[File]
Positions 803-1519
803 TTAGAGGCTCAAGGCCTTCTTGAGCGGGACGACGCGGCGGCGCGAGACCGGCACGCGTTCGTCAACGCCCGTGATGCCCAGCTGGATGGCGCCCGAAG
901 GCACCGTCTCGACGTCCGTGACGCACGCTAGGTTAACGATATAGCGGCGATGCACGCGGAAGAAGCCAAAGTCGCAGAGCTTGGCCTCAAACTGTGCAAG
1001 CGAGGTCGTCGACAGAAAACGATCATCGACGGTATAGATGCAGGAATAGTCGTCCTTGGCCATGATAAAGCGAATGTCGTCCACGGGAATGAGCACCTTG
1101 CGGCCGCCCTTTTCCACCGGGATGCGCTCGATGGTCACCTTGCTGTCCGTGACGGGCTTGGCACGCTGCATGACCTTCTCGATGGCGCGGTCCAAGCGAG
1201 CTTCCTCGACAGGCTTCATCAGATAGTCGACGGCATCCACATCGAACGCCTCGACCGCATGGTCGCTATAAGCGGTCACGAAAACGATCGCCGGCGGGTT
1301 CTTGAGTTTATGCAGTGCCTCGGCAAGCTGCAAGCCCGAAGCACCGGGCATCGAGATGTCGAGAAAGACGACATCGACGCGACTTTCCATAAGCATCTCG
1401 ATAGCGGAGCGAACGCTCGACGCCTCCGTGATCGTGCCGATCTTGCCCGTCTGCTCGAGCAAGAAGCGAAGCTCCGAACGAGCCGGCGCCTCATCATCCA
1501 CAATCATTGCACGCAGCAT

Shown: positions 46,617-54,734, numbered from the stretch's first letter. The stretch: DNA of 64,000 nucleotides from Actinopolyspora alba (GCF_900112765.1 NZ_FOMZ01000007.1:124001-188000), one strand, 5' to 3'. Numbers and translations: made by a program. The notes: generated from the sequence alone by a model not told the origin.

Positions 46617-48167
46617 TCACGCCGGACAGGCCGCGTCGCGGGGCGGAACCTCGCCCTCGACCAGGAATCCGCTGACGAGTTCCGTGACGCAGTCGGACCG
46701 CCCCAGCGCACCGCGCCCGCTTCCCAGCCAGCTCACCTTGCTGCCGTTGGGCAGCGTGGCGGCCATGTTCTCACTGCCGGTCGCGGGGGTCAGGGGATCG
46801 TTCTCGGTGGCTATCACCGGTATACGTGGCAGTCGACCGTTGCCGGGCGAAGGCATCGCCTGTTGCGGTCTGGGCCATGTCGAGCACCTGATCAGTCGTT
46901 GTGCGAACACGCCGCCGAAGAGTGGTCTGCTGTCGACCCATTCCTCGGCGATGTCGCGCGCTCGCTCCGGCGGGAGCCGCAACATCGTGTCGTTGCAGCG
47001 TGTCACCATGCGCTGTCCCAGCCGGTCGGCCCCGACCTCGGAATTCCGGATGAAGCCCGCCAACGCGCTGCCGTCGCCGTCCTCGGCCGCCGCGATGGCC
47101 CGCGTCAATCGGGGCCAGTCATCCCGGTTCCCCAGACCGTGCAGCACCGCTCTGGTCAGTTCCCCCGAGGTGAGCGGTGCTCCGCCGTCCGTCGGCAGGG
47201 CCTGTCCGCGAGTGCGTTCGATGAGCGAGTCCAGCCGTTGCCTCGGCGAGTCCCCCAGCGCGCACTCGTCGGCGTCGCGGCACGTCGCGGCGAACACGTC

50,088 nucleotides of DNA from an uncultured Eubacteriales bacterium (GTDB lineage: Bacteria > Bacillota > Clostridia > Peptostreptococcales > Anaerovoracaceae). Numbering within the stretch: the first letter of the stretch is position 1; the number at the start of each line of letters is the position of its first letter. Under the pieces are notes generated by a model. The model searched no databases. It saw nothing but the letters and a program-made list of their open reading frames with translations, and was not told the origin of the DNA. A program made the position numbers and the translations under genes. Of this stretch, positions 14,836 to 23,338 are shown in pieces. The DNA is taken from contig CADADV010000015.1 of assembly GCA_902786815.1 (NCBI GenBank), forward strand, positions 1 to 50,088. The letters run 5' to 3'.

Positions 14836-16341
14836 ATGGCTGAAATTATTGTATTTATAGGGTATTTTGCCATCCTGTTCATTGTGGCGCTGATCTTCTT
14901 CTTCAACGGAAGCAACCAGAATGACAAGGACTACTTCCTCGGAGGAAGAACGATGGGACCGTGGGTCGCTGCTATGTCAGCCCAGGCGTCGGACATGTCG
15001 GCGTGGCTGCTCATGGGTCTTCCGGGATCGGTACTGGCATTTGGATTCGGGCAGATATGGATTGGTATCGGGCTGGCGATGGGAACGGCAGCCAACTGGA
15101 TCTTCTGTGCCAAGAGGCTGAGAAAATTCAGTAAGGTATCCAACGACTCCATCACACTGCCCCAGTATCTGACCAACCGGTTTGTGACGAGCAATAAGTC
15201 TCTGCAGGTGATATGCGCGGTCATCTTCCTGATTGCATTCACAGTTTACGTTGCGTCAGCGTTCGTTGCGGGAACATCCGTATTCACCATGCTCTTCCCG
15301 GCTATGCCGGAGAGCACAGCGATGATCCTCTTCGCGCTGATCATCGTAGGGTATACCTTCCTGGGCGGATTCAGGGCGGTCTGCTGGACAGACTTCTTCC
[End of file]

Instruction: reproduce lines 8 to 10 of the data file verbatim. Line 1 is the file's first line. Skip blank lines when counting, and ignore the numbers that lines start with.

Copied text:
1401 ATAGCGGAGCGAACGCTCGACGCCTCCGTGATCGTGCCGATCTTGCCCGTCTGCTCGAGCAAGAAGCGAAGCTCCGAACGAGCCGGCGCCTCATCATCCA
1501 CAATCATTGCACGCAGCAT

Shown: positions 46,617-54,734, numbered from the stretch's first letter. The stretch: DNA of 64,000 nucleotides from Actinopolyspora alba (GCF_900112765.1 NZ_FOMZ01000007.1:124001-188000), one strand, 5' to 3'. Numbers and translations: made by a program. The notes: generated from the sequence alone by a model not told the origin.